The train is an easy way to get into town. There will be no switching between modes of transport, you’ll have oodles of space, and will have your ears filled with the timeless sound of the wheels on the tracks. Ticket prices vary greatly. You can grab yourself a third-class tickets for as little as 73 THB (which you may just end up regretting), a first-class seat for around 350 THB, and even sleeper options for a tad more. The train departs from Bangkok eight times a day and takes nine hours to arrive in Surin. There are three departures in the morning, and five in the afternoon and evening. Check the schedules online to find a time and book a ticket. The return journey to Bangkok departs from Surin at 05.20, 07.55, 09.40, 11.30, 16.40, 19.30, 20.25, 21.00 and 22.00.
First class government busses depart Mochit Bus Station every hour from 07.00am to 12.00am and then again from 6.00pm to 11.00m. The busses are relatively cheap (from around 340 THB) and are very reliable. Bring enough warm clothing to get you through the coldest winter – bus conditions are notoriously freezing. The bus takes around 7 hours.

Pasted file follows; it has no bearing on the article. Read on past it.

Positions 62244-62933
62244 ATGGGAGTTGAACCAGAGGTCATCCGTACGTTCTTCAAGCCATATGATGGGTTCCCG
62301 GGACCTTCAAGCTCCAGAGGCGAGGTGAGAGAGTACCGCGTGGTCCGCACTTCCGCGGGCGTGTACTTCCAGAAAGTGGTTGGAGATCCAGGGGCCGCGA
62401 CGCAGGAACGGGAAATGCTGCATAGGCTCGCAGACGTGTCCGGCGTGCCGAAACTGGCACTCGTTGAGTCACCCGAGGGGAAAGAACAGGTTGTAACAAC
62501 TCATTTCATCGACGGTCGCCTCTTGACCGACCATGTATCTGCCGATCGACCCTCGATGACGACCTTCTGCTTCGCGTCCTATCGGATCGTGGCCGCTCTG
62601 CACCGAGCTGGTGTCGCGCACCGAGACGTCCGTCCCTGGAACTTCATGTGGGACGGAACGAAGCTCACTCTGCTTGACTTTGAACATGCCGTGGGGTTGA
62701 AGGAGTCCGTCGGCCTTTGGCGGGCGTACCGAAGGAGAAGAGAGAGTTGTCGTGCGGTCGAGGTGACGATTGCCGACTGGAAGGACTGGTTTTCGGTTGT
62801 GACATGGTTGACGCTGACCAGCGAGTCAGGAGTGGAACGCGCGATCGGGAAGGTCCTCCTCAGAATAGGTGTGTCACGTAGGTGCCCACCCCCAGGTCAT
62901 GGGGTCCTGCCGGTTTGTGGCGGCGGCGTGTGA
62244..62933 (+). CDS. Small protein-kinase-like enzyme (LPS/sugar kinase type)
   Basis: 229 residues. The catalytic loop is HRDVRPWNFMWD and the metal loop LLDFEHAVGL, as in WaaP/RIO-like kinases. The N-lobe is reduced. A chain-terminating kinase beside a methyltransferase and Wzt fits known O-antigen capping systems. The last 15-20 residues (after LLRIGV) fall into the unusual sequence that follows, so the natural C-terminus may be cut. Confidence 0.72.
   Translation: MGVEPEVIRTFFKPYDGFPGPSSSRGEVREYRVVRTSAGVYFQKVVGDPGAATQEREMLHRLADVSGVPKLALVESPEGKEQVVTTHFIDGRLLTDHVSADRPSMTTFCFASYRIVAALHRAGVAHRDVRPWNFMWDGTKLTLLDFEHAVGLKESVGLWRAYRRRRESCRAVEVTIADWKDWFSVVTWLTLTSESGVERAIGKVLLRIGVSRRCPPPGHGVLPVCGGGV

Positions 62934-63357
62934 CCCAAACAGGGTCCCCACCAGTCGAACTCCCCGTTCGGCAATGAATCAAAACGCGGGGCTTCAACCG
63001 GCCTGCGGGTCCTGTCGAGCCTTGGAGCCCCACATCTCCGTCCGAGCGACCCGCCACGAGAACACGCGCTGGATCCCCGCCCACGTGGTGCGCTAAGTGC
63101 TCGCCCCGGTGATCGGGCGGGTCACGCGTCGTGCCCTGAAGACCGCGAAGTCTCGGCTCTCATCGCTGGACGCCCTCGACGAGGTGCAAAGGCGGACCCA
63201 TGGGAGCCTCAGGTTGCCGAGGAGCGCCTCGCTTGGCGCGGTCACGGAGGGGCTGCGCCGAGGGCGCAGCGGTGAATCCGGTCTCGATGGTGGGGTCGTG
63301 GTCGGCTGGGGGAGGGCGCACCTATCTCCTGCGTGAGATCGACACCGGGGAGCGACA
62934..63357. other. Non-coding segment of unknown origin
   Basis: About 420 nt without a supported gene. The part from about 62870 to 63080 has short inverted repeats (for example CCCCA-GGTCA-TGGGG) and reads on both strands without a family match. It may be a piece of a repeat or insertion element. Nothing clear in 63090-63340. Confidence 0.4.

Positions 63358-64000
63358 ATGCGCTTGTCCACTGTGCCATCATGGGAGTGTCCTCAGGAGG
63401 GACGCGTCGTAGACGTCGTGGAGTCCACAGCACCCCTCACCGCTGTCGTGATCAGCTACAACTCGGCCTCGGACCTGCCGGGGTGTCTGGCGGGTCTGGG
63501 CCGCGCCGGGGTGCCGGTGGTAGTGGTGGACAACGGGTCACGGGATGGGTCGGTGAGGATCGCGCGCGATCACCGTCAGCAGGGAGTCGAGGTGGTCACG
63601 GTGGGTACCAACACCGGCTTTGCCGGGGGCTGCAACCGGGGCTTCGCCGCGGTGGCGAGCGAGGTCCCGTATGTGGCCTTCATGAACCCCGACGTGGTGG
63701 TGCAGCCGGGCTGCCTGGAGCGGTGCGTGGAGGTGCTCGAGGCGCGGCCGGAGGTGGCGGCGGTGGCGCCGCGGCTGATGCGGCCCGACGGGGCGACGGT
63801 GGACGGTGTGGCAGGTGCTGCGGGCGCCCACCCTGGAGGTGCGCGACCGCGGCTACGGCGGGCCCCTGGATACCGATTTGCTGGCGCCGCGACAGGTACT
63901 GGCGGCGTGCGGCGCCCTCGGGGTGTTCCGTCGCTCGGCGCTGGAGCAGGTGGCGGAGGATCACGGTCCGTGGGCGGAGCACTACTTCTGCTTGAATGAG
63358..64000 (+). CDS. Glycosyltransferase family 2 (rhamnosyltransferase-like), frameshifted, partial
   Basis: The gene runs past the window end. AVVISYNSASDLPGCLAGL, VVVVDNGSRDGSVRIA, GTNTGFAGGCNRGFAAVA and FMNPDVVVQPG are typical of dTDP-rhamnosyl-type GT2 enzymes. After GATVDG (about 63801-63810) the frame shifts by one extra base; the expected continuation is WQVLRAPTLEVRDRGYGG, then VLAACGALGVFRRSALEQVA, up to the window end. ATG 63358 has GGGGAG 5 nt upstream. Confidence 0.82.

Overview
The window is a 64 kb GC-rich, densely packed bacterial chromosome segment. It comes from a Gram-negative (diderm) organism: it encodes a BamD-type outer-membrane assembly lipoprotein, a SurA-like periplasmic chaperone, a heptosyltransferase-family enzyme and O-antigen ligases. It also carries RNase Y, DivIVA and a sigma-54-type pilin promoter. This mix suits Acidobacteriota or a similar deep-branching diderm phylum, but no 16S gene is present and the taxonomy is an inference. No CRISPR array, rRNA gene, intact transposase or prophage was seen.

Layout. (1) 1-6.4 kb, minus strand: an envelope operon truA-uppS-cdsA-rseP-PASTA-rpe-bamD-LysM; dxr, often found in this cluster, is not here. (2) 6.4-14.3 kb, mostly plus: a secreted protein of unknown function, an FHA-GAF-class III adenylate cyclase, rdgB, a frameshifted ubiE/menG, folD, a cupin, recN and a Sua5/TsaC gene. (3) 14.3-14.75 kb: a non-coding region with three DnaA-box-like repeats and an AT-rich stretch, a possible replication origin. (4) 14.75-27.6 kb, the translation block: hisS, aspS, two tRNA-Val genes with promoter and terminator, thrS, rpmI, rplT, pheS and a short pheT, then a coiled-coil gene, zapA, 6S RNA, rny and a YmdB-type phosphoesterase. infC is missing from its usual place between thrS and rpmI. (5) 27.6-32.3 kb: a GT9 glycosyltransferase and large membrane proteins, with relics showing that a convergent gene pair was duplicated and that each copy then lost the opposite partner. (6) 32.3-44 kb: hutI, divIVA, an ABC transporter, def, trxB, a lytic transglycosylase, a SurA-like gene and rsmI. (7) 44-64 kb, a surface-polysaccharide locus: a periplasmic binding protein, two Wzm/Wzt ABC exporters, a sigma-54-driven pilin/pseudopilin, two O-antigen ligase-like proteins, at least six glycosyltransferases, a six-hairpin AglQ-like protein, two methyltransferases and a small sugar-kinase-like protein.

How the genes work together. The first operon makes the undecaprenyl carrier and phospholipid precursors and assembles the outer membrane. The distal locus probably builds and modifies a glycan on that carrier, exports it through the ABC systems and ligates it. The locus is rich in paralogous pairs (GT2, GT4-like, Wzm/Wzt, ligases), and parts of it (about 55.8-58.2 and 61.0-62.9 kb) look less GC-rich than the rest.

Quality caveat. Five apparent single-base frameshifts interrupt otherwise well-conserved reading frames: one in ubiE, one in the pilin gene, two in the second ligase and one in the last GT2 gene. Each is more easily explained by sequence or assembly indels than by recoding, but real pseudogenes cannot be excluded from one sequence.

Getting in from Chiang Mai is easiest via the bus, too. However, prepare yourself for a long night. 13 hours and 900 THB is what it’ll cost you. Bring a book, a fully-charged phone, and if you can spare the space, a blanket.
Getting in from and out to the surrounding provinces is easily done via a minivan. Head to the bus station to grab one. The minivans leave very regularly and are inexpensive.
Is Surin a safe place to visit?
Safety in Surin is not a major concern. Insofar as you are conscious about your baggage and your other possessions, it is unlikely that you will find yourself in any trouble. That being said, always trust your instincts if you feel unsafe - politeness and etiquette must take a back seat to safety.